Albertan fights for right to driveHome > Senior Driving Issues > Albertan fights for right to drive
ELDER ABUSE BY GOVERNMENT.
Judy Sutter did not expect she would ever be fighting for her father’s driving licence.
That is, until the day he faced provincial SIMARD MD and the DriveABLE assessments,
when his driving future began to look uncertain.
“Until the day the government took his licence away, dad was able to drive safely and
cleanly for 65 years,” said Sutter, daughter of 82-year-old Gerald Ohrn of Red Deer County.
“One day he had his licence, and the next he didn’t. The most frustrating thing for him was
that he had done nothing wrong, but he still lost his licence.”
Sutter was frustrated with the system and immediately set about fighting to get her father’s
driver’s licence back. It is a fight that is being experienced by many seniors across the
province said the Elder Advocates of Alberta Society (EAAS).
“Dad has farmed his entire life, and without his licence, he would have been unable to continue
his occupation,” said Sutter, noting her parents even considered selling the farm that is
located between the QEII and Highway 2A by Springbrook. “It would have changed his life totally.”
Ohrn’s battle to keep his driver’s licence began when he went to renew his licence in March
and he was immediately put on a path of medical and psychological tests.
“Dad flew through the medical examination except when it came to the SIMARD MD test,” said Sutter.
“The SIMARD MD is supposed to identify cognitively-impaired, medically at-risk drivers, which
my father was definitely not. After receiving a low grade on SIMARD, he was referred for a
pre-driving assessment, the DriveABLE computer-based test which he also did poorly on.”
Sutter noted the SIMARD MD procedure involves short-term memory tasks such as a list of words
the senior has to read. Near the end of the test they have to repeat some of the words back,
while another question asks test takers to name foods at a grocery store.
“My dad was not told he had to remember the words so when he had to repeat some back, he had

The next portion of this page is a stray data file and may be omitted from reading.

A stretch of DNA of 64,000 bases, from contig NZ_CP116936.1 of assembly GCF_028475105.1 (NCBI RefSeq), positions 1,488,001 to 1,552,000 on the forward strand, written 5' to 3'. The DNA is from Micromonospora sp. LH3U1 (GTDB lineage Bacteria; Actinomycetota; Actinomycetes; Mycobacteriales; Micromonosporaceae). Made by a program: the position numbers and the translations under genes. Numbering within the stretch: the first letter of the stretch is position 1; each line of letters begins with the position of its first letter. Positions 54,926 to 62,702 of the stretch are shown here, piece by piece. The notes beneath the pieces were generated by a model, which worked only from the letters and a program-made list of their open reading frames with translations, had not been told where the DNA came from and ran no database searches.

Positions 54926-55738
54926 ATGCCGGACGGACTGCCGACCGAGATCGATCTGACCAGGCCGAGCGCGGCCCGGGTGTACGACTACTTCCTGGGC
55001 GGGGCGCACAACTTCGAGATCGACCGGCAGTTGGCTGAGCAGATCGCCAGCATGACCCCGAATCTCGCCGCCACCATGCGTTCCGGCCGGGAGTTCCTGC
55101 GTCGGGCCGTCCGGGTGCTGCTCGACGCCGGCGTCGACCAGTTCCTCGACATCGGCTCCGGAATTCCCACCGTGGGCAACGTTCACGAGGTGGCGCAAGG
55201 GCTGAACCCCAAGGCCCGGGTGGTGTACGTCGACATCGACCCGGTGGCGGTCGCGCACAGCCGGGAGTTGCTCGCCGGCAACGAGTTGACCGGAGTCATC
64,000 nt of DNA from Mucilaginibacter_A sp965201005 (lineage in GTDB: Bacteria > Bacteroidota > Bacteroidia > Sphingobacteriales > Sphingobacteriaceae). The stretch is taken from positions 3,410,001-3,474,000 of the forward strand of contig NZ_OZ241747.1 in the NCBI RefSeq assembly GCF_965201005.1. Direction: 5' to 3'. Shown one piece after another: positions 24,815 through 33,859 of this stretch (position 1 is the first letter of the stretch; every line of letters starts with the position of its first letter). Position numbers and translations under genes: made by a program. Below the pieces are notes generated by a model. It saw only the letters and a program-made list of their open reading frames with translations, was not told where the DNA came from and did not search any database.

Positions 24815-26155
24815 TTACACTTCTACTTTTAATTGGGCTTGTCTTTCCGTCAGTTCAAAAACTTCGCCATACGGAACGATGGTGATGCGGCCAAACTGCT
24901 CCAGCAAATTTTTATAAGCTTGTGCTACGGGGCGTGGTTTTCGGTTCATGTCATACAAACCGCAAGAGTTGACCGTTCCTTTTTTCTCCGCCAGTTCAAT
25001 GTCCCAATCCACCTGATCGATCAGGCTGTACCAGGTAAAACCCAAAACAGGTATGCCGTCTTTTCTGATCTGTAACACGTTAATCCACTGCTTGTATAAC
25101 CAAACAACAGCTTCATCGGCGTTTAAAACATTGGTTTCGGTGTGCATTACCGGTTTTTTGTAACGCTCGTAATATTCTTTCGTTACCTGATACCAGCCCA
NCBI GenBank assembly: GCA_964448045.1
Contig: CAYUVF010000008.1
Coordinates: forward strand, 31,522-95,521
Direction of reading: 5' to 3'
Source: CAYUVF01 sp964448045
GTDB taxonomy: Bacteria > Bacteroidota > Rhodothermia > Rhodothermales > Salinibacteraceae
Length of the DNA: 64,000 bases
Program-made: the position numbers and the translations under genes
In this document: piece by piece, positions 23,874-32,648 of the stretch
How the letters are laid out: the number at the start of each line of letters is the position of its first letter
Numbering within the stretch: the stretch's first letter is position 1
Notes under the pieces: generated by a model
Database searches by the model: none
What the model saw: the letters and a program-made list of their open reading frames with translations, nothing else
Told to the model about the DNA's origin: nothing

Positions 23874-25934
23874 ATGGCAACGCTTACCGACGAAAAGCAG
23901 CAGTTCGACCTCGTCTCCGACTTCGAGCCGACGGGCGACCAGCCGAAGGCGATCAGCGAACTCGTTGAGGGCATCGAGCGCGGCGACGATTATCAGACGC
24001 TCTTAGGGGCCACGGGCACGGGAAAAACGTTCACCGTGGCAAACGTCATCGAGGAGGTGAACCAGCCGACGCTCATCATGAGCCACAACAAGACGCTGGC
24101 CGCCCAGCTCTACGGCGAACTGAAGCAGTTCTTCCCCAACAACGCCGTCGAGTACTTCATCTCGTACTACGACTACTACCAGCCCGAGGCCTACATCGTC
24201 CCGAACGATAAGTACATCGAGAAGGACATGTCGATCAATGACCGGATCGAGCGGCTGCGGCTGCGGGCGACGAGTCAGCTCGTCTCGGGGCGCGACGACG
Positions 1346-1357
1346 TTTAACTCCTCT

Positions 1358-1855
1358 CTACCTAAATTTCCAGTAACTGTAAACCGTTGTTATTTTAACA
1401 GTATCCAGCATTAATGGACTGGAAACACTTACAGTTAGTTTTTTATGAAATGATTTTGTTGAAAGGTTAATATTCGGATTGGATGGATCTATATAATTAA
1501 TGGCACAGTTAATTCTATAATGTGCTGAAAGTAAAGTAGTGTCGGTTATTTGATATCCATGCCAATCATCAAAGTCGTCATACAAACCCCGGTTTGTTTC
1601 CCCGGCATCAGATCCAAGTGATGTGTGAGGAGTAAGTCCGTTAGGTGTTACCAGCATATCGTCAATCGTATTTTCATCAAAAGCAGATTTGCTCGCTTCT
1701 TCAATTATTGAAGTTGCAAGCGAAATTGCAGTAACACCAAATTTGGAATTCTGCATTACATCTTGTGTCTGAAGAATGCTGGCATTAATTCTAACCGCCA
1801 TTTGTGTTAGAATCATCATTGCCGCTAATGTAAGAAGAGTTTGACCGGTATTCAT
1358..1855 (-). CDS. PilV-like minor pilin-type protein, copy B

forgotten them already. My mom does the shopping, my dad does the farming, so he did not do so
well on that part either,” said Sutter. “There are days even younger drivers would fail the test.”
She added that the DriveABLE test is computer-based and that any senior not computer competent but
fully able to drive well, might fail due to an unfamiliarity with the technology.
“Another roadblock to seniors taking some of these tests is the cost,” said Sutter. “The DriveABLE
test is $250. plus GST which the senior has to pay before they can retry for their licence if they pass.
When my dad’s licence was taken away on March 6, he even had to reapply for a learner’s permit to take
his driver’s test. One driving tester refused to have him in the vehicle because he failed his SIMARD MD.”
According to Alberta Transportion regulations, medicals are required at the ages of 75, 80, and every
two years thereafter, with physicians being able to recommend a driver’s test at any time.
Meanwhile, Ohrn was given a geriatric consultation in early May at the Red Deer Regional Hospital
Centre and the recommendation to Alberta Transportion was that his “driving privileges are to be
reinstated immediately”. Doctors also stated that Ohrn was allowed to continue driving without any restrictions.
“Dad got his learner’s licence without any problem and took his driving test on May 15 and passed,”
said Sutter, noting it took nine weeks of hard work and fights over tests she deemed “inappropriate” to win
the licence back.
Sutter was frustrated with the process and the EAAS agrees with her concerns over senior driving testing.
EAAS states in its literature there appears to be
“little correlation between the testing and ability to drive. We submit that the SIMARD MD and DriveABLE tests
are unreliable determinants of fitness to drive.”
Sutter said she received a July 15 letter from Wayne Drysdale, provincial transportation minister, that
addressed some of her concerns regarding her father’s circumstance.
In his letter, Drysdale stated, “My goal is to find the balance between enhancing the mobility of Albertans
of all ages and ensuring the safety of road users.”
Sutter added Drysdale’s letter provided a link to an official document that outlined driver medical standards,
which she says confirms the SIMARD MD test is not the only test the department of transportation will accept.
“Doctors around the province seem to administer the SIMARD automatically, yet even Drysdale said that
individuals who fail the SIMARD MD test solely, will not lose their licence solely based on the test results,”
She said she now knows her father did not have to take the SIMARD MD test, which set off their weeks of frustration.
“I learned how to drive in the horse and buggy days,” said Ohrn, who continues to drive his farm machinery and
work his land. “I have my licence back and I’m back to work. I don’t know what I would have done without it.”
Adapted from the Innisfail Province News